Absent town dads owe £9m

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ABSENT parents in Hartlepool owe a whopping £9m in unpaid child support.

The town’s child maintenance debt reached £9,071,000 in December last year, up four per cent on the previous year’s figure of £8,743,000.

The figures were released on the back of Government plans to reform the CSA, and make parents who look after their children pay to track down their former partners.

The huge arrears date back to 1993 when the Child Support Agency (CSA) was formed.

And Hartlepool’s debt from last year alone reached a whopping £277,000 in unpaid cash for kids, with almost a quarter of absent parents not paying for their children.

Out of 3,170 cases on the CSA’s books from Hartlepool last year – some of which include a number of children in each case – just 1,990 children received the money they are owed.

In the 12 months up to December 2010, there were 3,230 cases but just 1,880 children benefiting from maintenance.

A spokesman for the CSA said: “We are always very eager and keen to make sure that we get this money back.”

If the plans to help mothers track down absent fathers are given the go-ahead, the parent who has care of the child will have to pay an up-front fee to use the service.

Then if maintenance payments do start, the CSA will charge the payer and the receiver a percentage – encouraging parents to set up their own arrangements so all monies will be given to the child.

Work and Pensions Minister Maria Miller says the new system will help more children get the cash they are owed.

She said: “The sad fact is that half of children from separated families have no maintenance arrangement in place at all.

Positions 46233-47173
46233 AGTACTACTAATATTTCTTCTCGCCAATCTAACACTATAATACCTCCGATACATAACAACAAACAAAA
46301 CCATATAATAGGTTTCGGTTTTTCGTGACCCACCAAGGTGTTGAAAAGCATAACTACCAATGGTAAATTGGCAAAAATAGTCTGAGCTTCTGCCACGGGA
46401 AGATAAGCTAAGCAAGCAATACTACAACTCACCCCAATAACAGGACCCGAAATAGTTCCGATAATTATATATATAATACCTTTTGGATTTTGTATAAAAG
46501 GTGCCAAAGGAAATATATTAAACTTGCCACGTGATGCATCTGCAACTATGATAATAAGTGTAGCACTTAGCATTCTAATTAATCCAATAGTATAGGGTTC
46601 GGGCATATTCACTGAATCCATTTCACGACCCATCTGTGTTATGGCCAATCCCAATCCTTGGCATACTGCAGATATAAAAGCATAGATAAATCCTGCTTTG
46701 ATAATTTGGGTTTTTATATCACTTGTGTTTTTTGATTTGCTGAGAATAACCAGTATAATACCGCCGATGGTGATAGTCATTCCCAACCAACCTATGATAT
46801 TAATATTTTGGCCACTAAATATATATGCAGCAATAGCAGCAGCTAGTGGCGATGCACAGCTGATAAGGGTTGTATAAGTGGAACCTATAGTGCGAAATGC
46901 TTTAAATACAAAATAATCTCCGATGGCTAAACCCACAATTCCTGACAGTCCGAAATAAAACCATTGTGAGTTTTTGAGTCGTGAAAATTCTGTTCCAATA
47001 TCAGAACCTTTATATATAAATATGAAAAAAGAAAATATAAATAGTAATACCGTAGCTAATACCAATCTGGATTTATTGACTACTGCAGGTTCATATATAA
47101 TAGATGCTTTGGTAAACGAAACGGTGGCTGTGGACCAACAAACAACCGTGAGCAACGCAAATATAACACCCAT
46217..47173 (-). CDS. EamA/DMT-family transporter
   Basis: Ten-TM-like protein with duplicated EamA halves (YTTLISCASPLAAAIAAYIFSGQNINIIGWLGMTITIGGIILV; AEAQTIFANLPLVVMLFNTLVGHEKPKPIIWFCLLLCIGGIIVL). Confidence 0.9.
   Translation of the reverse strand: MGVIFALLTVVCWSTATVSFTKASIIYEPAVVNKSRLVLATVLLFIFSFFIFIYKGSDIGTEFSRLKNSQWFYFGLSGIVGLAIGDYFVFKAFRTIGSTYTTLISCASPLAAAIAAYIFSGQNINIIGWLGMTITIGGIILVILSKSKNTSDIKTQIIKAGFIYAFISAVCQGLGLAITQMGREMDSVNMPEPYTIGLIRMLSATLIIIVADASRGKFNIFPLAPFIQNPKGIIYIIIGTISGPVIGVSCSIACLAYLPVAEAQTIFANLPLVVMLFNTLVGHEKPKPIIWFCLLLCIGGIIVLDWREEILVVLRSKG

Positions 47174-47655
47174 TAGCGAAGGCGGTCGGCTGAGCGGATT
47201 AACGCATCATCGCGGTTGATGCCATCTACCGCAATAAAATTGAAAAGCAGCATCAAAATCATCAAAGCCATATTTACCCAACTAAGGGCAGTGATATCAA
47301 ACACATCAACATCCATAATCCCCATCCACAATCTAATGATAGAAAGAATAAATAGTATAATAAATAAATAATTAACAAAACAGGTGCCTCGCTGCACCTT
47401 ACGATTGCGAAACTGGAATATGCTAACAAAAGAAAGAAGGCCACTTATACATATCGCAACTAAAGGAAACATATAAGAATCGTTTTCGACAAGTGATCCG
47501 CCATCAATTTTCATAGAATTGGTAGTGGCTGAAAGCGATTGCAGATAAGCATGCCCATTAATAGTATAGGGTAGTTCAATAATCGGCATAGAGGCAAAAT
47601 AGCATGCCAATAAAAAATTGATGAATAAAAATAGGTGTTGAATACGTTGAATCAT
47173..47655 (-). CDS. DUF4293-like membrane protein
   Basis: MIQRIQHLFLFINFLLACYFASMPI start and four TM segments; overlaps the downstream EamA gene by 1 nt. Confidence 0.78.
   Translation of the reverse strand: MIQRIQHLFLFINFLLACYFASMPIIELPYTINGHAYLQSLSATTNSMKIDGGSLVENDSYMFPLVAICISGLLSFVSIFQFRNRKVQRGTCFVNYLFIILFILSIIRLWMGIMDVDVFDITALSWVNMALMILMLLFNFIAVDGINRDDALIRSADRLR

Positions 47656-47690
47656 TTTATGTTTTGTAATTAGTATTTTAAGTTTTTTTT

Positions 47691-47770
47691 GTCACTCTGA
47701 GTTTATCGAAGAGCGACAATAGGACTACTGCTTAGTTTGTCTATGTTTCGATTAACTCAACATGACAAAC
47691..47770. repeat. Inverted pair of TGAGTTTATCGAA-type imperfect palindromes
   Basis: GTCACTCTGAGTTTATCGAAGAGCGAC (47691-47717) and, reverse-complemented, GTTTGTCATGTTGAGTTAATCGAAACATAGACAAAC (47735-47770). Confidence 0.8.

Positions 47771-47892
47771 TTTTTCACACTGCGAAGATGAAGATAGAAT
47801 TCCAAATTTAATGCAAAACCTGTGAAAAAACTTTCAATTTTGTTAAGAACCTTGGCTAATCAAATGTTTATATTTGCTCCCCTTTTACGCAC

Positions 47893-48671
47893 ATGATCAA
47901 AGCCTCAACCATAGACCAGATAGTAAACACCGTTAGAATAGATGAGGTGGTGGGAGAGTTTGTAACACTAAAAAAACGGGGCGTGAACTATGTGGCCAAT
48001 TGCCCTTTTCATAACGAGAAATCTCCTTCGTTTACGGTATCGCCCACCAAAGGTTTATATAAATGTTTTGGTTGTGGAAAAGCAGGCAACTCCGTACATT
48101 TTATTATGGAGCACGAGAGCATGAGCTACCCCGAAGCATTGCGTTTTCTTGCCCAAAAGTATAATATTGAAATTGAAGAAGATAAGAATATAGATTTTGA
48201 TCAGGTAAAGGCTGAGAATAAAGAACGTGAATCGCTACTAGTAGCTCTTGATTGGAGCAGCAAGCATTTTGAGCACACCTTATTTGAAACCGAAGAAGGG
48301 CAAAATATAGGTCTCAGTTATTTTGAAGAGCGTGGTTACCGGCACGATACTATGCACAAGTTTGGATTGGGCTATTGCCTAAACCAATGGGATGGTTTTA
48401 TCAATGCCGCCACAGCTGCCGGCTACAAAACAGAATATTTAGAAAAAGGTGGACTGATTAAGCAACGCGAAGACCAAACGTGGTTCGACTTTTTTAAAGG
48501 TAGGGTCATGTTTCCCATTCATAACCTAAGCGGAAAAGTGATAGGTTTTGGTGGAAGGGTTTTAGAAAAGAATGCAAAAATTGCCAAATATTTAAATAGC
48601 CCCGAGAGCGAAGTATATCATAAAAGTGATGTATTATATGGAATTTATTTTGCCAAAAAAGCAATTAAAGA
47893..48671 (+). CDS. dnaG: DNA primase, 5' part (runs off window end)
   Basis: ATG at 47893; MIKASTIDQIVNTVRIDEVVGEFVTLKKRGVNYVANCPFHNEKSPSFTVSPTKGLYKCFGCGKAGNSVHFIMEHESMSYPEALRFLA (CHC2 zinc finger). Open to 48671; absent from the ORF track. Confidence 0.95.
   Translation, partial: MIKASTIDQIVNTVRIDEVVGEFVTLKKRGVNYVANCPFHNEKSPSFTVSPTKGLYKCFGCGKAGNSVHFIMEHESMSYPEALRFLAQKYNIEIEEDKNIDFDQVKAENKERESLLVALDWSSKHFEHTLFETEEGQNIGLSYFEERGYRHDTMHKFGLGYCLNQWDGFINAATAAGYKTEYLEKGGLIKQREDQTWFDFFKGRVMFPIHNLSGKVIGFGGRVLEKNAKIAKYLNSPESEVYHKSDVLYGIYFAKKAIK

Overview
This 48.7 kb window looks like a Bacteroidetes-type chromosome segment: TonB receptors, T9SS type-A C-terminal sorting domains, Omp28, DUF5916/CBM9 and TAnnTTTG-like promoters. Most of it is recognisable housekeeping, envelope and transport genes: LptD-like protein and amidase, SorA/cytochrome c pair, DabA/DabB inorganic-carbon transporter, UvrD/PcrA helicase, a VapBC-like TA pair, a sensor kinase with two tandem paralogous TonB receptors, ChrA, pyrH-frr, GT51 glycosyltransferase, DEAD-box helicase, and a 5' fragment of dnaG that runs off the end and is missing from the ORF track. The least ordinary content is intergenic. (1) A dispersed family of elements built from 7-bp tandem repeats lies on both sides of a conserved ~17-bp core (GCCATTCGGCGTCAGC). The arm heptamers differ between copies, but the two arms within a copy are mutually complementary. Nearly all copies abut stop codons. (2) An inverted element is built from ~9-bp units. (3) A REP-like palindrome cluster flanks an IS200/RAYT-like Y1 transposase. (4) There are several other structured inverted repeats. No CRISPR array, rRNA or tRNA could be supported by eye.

“A lot has been said in the last few days about charging parents who use the service, but our reforms are about much more than that.

“We ask the public to fork out £450m every year because it costs 40p to move £1 in maintenance from one parent to another.

“Cases that last from birth through childhood cost typically £25,000, and that’s without the cost of enforcement that can push this up to £40,000.

“And on top of this, we know the current set up is divisive, pitting parent against parent and still fails to get money from more than one-in-five parents. Complaints run at 20,000 every year.

“This whole system is long overdue for reform.

“I believe that if parents are paying something towards the service, then it must be worthy of that fee.

“Our reforms are a bold change that will for the first time mean families can choose – support to put their own agreements in place with no on-going charge through Maintenance Direct, or a revamped statutory service with a charge.”

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